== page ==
What is a Management System?
Management System Definition
ISO 27000:2016 defines a Management System as a:
“…set of interrelated or interacting elements of an organisation to establish policies and objectives and processes to achieve those objectives.”
It could further be stated that:
“People in the organisation are assigned to predefined roles, who are responsible for maintaining and achieving the objectives set by the organisation within their specific discipline e.g. quality management or information security.
Activities leading to achieving these objectives are carried out as part of the Management System and they may be documented in any form. The Management System may consist of Roles, Policies, Processes, Procedures, Instructions, and other information.”
A Management System can address a single discipline e.g. Quality Management (ISO 9001) or several disciplines like Quality Management and Environment Management (ISO 13485 and ISO 14971). In such a case it is called an Integrated Management System. The Management System should always have its scope.
Depending upon the decision taken by the organisation, it can apply to the whole or just a part of the organisation. Adhering to a Management System as defined by ISO is always voluntary. Nevertheless, in some cases having a Management System can be a way to fulfil legal requirements. For instance, having an ISO 13485 compliant Management System is required for an organisation to put a medical product onto the European market. Not all Management Systems follow ISO standards. For example, U.S Federal Regulation 21 CFR 820 introduces a quality Management System for manufacturers of medical devices aiming to introduce a medical product to the U.S market.
Examples of Management Systems
The table below presents different Management Systems.
|ISO 9001||Quality management systems – Requirements||Non-Industry-Specific|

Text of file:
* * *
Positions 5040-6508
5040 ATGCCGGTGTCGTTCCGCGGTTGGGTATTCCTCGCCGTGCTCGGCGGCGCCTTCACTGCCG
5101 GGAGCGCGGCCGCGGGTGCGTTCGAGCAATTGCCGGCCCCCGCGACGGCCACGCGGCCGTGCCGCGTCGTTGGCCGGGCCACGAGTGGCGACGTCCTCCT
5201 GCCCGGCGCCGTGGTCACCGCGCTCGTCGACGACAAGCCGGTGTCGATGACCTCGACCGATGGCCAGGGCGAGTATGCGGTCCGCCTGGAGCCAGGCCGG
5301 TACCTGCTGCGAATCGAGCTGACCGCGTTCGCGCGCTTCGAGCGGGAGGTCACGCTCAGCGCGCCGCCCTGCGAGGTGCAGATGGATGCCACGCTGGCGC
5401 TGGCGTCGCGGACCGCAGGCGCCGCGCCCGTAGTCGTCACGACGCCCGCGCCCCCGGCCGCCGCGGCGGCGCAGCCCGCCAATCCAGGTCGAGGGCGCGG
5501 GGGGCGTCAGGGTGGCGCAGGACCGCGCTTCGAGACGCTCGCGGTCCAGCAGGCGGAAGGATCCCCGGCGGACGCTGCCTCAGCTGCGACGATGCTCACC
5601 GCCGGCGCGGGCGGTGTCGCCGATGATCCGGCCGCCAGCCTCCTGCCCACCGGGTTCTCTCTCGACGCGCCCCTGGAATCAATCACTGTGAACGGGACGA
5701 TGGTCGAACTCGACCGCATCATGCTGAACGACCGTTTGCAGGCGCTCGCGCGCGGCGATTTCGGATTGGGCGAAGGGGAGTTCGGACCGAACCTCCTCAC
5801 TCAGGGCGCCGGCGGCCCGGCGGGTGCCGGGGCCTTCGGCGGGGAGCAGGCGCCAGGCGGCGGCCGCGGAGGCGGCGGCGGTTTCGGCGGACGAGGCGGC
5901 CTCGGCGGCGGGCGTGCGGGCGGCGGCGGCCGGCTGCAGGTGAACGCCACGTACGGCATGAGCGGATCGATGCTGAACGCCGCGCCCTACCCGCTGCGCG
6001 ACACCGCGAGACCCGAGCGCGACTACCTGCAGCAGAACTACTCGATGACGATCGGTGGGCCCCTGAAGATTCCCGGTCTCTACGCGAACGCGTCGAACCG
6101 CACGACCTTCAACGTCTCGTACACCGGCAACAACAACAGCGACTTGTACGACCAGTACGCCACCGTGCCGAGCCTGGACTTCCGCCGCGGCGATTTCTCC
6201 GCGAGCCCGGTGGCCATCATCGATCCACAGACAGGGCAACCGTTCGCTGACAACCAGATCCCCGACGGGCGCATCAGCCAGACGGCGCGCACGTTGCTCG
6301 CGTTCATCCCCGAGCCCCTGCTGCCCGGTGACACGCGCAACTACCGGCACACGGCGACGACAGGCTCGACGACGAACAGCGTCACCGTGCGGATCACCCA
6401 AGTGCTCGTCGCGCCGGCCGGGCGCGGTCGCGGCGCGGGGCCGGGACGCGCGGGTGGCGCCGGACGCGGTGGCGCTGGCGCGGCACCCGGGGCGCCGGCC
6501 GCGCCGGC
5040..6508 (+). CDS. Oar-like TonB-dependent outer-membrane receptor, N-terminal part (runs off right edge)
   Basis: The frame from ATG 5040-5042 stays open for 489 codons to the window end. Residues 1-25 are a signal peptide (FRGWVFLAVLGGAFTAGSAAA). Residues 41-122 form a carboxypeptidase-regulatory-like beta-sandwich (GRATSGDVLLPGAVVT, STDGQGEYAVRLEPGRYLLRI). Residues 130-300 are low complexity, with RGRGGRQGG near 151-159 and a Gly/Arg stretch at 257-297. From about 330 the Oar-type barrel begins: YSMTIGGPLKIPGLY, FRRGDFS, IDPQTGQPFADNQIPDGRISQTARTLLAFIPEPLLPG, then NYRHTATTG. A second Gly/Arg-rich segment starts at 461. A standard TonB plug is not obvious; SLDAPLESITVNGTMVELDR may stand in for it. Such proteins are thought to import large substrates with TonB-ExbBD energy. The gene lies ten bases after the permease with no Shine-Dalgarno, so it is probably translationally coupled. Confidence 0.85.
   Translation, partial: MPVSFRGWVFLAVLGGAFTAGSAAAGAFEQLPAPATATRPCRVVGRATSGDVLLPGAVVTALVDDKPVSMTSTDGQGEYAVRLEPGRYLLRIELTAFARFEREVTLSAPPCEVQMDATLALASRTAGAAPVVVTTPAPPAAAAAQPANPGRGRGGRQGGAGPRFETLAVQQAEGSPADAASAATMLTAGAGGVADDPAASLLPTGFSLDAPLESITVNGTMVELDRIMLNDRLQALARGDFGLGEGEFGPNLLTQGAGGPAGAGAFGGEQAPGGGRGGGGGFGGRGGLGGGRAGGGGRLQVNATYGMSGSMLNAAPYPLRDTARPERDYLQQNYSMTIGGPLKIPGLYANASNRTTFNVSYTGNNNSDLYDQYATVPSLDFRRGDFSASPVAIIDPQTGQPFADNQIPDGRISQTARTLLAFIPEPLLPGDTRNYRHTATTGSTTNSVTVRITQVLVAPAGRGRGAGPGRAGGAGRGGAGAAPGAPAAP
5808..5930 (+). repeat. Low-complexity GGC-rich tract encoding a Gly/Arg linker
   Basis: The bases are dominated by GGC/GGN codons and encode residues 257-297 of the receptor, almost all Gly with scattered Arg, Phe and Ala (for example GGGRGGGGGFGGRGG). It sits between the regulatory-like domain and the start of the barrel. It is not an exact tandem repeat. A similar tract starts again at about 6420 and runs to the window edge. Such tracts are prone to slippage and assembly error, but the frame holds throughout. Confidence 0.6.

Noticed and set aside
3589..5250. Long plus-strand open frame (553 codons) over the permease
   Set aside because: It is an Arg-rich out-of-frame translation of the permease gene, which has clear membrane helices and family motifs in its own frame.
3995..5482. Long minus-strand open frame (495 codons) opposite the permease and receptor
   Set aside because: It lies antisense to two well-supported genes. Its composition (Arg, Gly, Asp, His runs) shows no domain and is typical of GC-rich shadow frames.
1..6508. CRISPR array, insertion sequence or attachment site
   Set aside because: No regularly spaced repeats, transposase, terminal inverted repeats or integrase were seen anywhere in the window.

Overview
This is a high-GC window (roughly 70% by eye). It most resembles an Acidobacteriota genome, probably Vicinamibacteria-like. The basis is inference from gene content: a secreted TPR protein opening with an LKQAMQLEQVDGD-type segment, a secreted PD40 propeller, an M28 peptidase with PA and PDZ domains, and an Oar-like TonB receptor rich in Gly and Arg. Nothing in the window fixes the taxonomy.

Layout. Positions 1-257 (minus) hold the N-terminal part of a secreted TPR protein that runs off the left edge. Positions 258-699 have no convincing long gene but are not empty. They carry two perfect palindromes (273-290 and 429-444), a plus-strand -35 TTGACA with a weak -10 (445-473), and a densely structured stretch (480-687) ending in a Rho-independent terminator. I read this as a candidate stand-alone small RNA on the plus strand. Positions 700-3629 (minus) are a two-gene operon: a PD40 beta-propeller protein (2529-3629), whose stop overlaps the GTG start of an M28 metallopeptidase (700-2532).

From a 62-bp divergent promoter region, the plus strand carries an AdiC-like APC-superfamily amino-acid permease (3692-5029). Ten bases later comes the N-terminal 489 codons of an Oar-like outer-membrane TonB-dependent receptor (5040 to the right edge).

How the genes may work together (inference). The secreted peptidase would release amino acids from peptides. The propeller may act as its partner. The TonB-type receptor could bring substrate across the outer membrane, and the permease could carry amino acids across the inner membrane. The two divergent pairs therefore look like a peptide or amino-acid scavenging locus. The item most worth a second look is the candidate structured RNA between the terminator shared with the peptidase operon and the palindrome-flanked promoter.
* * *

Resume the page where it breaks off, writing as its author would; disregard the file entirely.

|ISO 13485||Medical devices – Quality management systems – Requirements for regulatory purposes||Medical Devices|
|ISO 27001||Information technology – Security techniques – Information security management systems – Requirements||Information Security|
|ISO 22301||Societal security – Business continuity management systems – Requirements||Information Security|
|ISO 14001||Environmental management systems – Requirements with guidance for use||Environment Management|
|ISO 14971||Medical devices – Application of risk management to medical devices||Medical Devices|
|21 CFR 820||Code of Federal Regulations Title 21 Part 820 Quality System Regulation||Medical devices|
Certification of Management Systems
Some Management Systems can be certified. Certification is a process of an independent auditor validating that the organisation meets the requirements of the specific Management System. The certification is carried out by a certification body. The certification is usually comprised of two stages. The first stage is to check if the Management System has been defined and described as required to the specific standard. The second stage is to check that the described Management System is a reality in the organisation’s everyday operations, rather than being something which is not adhered to.
Management System Life Cycle
The Life Cycle of a Management System can be divided into the following phases:
- Implementation / Deployment
- Continual Improvement
To start with the System must be Defined. It can be done by the organisation acting independently or with a help of a consultant. Using the know-how of our company can significantly shorten that process!
The goal of the next phase is to identify the type of System currently in operation in the organisation. If a System Definition can be found by examining the actual activities of the organisation then this should be relatively simple.
Here the organisation needs to decide if it is looking for certification; if it is then it is now time for a certification audit. Please, note that this phase is optional as not all organisations decide to certify their Management System. Also, a certification may not be possible for a given discipline.
The next two stages are of the utmost importance. Firstly, the operations stage. This is “business-as-usual”. If defined accurately, the Management System is now helping the organisation’s operations. Secondly, any Management System should have the ability to continually improve. A trigger for such a change might come internally from feedback within the organisation, internal or external security incidents or externally reported failures to conform. Any such triggers need to be handled systematically in order to improve the way the organisation operates. As the System’s certification comes to the end of its validity a new re-certification audit should take place. Thus, the cycle starts again.